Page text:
This is a major departure from standard procedures regarding American passports. Those keenly interested in this issue are advised to click the link above to read the entire announcement. Clearly, the United States Embassy in Thailand is attempting to provide solutions to Americans abroad who have seen their passports expire as the duration of the Thai government’s response to the COVID situation drags on. Although this is something of an “ad hoc” initiative the State Department’s policy is laudable as it creates flexibility for many Americans abroad who otherwise would be unable to return home.

Meanwhile, Thai Immigration policy continues to evolve. There has been significant progress made with regard to the proposed “Phuket Sandbox” initiative which, once implemented, would allow travelers to be admitted to Phuket, Thailand without being required to quarantine in their hotel for 14 days. However, there are been a number of developments in recent weeks which appear both positive and negative. For example, the following was noted in a recent article on ThaiVisa.com:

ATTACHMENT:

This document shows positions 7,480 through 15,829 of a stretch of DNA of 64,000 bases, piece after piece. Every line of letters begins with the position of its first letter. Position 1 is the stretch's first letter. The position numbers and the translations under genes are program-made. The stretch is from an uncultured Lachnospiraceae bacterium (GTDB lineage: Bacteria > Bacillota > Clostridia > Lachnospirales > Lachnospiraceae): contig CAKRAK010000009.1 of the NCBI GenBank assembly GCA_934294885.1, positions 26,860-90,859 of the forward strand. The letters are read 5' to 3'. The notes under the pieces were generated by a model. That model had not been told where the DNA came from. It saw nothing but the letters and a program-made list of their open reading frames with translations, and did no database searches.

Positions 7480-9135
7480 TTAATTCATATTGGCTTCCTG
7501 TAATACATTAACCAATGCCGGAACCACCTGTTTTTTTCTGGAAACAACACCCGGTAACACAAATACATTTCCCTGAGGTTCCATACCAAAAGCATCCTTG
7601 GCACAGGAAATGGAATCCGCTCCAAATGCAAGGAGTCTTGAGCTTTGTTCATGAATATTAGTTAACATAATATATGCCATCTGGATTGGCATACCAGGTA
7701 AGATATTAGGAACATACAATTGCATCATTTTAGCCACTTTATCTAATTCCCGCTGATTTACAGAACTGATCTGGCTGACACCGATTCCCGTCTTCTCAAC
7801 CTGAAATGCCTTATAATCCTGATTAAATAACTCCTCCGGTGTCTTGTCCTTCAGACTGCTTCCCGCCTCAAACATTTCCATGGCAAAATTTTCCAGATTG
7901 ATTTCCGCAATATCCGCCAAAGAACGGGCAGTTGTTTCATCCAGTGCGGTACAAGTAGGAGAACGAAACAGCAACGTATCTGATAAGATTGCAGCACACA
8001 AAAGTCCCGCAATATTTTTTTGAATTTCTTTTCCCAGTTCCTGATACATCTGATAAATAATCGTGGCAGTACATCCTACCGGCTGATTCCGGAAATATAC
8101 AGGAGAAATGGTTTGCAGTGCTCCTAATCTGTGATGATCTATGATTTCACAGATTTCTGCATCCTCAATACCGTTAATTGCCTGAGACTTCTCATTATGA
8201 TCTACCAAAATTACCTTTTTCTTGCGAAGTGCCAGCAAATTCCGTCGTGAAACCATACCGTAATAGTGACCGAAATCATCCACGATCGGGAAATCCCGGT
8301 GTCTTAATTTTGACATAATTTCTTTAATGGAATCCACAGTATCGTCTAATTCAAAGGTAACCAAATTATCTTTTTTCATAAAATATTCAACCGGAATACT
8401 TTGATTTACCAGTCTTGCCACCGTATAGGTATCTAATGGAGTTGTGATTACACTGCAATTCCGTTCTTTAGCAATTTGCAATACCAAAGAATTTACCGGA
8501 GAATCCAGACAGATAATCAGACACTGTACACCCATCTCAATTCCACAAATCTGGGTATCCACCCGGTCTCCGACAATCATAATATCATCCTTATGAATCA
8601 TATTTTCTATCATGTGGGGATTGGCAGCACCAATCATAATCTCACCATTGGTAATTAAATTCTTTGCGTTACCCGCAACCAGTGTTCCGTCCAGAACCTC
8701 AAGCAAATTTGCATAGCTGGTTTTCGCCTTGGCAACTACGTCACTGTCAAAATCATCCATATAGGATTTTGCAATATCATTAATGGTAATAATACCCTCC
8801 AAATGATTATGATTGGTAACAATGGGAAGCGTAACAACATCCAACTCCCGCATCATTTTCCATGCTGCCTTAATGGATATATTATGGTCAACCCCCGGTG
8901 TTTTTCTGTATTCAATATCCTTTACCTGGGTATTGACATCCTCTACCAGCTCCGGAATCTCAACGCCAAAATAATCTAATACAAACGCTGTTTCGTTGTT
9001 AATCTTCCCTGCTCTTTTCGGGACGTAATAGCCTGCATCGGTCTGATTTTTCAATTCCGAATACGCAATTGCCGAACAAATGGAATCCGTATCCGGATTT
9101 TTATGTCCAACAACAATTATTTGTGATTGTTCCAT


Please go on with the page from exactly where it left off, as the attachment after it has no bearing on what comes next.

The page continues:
Over 50 percent of foreigners who had confirmed they would visit Phuket as part of the ‘Phuket Sandbox’ project have now cancelled their plans, Thailand’s tourism minister has said. Pipat Ratchakitprakarn, Minister of Tourism and Sports, told Spring News that after the Center for Economic Situation Administration (CESA) increased the minimum period of stay from 7 days to 14 days, 29,700 foreigners have now cancelled plans to visit Phuket. Under the Phuket Sandbox scheme, vaccinated foreigners do not need to be quarantined in a hotel room, but they are required to remain in Phuket before travelling to other provinces in Thailand…

The fluidity of regulations pertaining to the sandbox initiative seems to be alienating a number of otherwise interested travelers. Meanwhile, ThaiVisa.com went on to note that: